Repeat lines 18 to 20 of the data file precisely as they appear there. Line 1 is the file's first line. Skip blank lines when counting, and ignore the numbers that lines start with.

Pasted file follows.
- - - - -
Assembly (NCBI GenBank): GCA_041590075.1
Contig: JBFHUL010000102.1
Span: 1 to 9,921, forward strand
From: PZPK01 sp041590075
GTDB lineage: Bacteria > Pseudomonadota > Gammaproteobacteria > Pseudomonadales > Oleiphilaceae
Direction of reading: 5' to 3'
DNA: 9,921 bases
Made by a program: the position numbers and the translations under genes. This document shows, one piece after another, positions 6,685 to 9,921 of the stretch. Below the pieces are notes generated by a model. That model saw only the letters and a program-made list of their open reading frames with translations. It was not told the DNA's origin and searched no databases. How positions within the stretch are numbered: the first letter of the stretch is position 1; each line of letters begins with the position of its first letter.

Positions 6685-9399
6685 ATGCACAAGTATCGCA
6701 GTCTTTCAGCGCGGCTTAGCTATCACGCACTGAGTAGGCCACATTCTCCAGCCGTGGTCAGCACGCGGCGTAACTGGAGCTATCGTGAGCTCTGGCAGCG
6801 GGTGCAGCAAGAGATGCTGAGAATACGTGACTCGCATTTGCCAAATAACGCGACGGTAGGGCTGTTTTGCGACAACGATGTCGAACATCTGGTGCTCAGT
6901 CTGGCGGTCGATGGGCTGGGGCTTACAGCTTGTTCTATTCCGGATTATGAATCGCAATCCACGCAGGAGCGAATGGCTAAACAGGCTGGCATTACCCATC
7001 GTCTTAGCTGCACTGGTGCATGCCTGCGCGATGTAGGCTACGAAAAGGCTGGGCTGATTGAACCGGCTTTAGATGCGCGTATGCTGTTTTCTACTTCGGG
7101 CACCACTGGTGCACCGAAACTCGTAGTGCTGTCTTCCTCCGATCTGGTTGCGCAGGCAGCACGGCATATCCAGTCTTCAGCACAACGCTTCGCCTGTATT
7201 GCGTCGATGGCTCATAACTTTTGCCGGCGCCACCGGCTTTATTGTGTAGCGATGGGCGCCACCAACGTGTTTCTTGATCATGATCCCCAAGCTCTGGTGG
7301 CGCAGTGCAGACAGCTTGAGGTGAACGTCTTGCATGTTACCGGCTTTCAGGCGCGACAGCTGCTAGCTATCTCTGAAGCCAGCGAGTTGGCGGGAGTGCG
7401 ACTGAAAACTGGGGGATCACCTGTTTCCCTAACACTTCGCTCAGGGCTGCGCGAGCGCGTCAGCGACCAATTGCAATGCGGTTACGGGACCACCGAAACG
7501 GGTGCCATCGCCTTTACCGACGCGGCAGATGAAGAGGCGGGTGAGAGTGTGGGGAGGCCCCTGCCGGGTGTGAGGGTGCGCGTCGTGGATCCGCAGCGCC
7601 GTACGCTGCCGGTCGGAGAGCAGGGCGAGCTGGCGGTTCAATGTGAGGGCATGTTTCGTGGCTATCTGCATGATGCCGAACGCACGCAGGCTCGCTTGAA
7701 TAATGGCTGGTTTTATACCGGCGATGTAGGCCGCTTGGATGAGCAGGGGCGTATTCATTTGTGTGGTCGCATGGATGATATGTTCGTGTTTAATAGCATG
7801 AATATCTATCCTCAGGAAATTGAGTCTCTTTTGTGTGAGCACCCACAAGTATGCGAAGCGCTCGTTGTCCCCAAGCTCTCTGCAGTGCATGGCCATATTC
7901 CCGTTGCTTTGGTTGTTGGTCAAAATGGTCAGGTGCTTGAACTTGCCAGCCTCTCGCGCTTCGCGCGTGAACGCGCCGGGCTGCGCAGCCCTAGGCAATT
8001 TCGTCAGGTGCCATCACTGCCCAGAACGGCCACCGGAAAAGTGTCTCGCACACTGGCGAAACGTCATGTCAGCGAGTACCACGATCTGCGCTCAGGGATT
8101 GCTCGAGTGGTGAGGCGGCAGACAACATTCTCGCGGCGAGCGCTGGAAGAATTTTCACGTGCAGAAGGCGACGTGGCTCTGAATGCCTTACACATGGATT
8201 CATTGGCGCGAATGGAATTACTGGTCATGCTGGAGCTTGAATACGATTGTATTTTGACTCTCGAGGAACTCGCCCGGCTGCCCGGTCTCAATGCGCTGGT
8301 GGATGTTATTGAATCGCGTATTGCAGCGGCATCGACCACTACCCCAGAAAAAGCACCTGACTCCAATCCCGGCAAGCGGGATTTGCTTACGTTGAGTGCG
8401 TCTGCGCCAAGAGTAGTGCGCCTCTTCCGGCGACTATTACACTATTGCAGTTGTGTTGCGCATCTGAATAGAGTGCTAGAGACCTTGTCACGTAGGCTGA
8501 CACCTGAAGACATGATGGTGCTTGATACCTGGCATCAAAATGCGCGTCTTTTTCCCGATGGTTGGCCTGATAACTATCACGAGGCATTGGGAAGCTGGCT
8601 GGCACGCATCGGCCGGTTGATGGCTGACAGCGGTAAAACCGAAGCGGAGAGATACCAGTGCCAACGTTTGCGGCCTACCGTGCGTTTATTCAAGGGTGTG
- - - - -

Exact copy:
7401 ACTGAAAACTGGGGGATCACCTGTTTCCCTAACACTTCGCTCAGGGCTGCGCGAGCGCGTCAGCGACCAATTGCAATGCGGTTACGGGACCACCGAAACG
7501 GGTGCCATCGCCTTTACCGACGCGGCAGATGAAGAGGCGGGTGAGAGTGTGGGGAGGCCCCTGCCGGGTGTGAGGGTGCGCGTCGTGGATCCGCAGCGCC
7601 GTACGCTGCCGGTCGGAGAGCAGGGCGAGCTGGCGGTTCAATGTGAGGGCATGTTTCGTGGCTATCTGCATGATGCCGAACGCACGCAGGCTCGCTTGAA